Apple kicked off this year’s WWDC with their usual keynote, which giving us our first look at iOS 11. The new version is coming along with some big changes that developers and users are sure to love.

iOS 11’s developer beta is available today and the public release is coming this fall, presumably along with the next iPhone.

Here are some of the biggest changes to expect when you finally get your hands on it.

A new Siri

Siri used to sound great, but Google Assistant has been leading the pack in voice quality for a while. Siri is back on top with all new male and female voices that sound more natural than ever.

Siri is also upping the competition with Google Assistant by being more contextually aware. It’s going to use on-device learning to link interests and device use between apps to predict “what you want next.” For example, if you do a Google search for a particular topic that has news relevance it will show up in your news app as a suggested topic when next opened.

SEE: Apple’s first employee: The remarkable odyssey of Bill Fernandez (TechRepublic)

Siri’s interface is also changing. It can now provide multiple results for one search that you can scroll through, other relevant results you may be interested in, and can even translate phrases on the fly.

Messaging improvements

Apple continues to add new features to its Messaging app and to the iMessage platform. One feature everyone’s sure to love is cross-platform iMessage syncing. Messages sent and received on your phone and macOS device will now be synced using iCloud, which means they’ll be stored online and not take up a bunch of local storage.

iOS 11 is also bringing Apple Pay to messaging for peer-to-peer cash transfers. It might not replace Venmo or PayPal anytime soon though: It’s only for those with Apple Pay accounts and the money gets added to your Apple Pay balance. You’ll have to manually transfer it to your bank after receiving it.

A total App Store redesign

The App Store has completely changed. Gone is the cluttered home page you see on opening the app; in its place is the Today tab: a series of scrollable cards that have apps of the day, games of the day, stories, how-tos, and reviews. It’s going to be great for deep divers, but if you want to simply surf around looking at a bunch of stuff on one screen you may be left wanting.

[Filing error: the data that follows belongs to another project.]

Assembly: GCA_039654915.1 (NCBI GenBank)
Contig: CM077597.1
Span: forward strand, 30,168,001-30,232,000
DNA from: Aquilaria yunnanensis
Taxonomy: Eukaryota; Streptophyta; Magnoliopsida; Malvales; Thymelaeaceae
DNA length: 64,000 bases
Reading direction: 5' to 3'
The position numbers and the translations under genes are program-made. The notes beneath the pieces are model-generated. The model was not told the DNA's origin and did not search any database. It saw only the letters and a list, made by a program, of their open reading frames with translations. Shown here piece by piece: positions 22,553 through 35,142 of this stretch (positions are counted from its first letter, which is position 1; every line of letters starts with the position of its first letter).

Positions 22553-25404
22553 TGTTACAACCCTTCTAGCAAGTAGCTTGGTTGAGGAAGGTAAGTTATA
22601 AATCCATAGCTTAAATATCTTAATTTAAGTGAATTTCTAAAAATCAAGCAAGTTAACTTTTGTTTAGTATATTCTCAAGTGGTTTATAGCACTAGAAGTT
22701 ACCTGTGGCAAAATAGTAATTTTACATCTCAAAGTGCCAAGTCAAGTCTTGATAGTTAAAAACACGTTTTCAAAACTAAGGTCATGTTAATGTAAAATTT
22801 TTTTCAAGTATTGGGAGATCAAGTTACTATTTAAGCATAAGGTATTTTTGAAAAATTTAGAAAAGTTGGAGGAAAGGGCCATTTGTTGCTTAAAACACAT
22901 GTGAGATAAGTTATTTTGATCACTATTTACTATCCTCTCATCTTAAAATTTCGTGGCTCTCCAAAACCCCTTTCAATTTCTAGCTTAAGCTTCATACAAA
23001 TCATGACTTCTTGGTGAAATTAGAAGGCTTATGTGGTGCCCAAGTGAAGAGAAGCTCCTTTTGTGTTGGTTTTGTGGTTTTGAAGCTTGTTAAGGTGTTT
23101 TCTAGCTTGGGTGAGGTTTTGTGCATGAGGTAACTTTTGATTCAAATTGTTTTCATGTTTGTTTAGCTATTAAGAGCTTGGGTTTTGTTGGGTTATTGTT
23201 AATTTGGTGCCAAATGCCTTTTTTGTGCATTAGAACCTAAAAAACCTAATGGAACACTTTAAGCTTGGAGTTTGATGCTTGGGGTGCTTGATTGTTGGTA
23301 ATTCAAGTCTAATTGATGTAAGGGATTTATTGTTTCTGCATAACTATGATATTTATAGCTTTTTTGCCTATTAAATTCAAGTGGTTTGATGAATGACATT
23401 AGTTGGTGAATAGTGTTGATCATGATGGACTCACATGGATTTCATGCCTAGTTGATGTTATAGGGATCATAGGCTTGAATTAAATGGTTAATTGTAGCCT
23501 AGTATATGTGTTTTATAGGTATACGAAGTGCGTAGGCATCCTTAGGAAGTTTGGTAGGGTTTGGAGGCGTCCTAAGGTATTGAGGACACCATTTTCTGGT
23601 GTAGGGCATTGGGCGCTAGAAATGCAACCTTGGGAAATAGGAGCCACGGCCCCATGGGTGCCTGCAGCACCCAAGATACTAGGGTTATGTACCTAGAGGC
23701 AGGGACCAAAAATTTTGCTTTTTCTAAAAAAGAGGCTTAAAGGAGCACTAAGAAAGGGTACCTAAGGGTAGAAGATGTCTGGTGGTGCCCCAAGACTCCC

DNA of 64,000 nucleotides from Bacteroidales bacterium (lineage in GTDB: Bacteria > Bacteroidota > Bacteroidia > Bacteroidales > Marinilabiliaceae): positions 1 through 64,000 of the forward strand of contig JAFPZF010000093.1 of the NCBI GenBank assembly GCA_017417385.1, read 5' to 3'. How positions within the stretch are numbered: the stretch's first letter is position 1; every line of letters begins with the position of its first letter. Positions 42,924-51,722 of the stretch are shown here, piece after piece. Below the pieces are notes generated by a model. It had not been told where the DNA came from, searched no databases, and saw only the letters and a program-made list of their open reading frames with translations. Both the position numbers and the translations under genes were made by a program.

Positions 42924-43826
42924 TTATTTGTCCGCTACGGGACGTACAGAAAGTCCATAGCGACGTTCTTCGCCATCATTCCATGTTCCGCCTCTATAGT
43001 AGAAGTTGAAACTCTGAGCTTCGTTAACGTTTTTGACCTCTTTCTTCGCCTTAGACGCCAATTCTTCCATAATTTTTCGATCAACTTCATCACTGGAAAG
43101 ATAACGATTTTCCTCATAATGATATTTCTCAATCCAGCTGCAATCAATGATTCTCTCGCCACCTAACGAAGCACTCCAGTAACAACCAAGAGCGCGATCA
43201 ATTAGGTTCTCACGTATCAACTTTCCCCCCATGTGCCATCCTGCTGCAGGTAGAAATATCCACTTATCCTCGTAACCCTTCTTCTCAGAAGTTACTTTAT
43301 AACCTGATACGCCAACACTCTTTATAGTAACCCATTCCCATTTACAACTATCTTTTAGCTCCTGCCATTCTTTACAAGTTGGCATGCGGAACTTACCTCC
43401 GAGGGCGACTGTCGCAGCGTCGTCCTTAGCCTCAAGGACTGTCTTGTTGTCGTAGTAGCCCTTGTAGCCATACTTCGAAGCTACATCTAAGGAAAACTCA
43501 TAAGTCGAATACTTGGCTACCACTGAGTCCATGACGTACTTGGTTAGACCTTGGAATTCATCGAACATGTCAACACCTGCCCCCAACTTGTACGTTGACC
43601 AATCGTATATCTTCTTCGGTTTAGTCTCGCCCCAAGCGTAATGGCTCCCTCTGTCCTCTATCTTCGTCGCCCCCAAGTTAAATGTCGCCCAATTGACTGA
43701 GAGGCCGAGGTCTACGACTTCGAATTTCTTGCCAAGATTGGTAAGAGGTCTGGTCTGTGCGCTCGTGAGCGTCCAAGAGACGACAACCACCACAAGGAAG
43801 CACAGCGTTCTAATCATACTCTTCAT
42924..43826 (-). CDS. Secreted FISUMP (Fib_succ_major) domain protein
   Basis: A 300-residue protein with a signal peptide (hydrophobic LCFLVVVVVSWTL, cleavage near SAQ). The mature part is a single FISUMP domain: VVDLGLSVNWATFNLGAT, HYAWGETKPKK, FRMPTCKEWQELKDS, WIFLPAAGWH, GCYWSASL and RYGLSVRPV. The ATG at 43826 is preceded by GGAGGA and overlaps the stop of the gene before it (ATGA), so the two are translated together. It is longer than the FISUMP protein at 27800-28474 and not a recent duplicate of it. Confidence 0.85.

SEE: Gallery: A decade of iOS changes from 1.0 to 10.2 (TechRepublic)

In place of the old homepage are two new subcategories: Apps and Games. Those two pages will be the closest to the old version of the homepage you can find, but they’ll still look vastly different from what you see now.

Individual app pages are redesigned too, but for the better: relevant reviews stand out, awards are clearly featured, and you’re getting a bunch more info in an easier to read fashion.

A better Control Center

Swiping up from the bottom of your screen has always opened the Control Center, and it will continue to do so. You’ll be getting a bunch more information, though. All the controls that used to be split between two Control Center pages are now merged into one. They’re more compact, which might seem like a difficulty increase at first, but not when you get to using it.

All of the buttons, switches, and sliders on the Control Center are now 3D Touch sensitive. A hard press will bring up a more in-depth look at an individual element, giving you more options or a more finely-tunable control.

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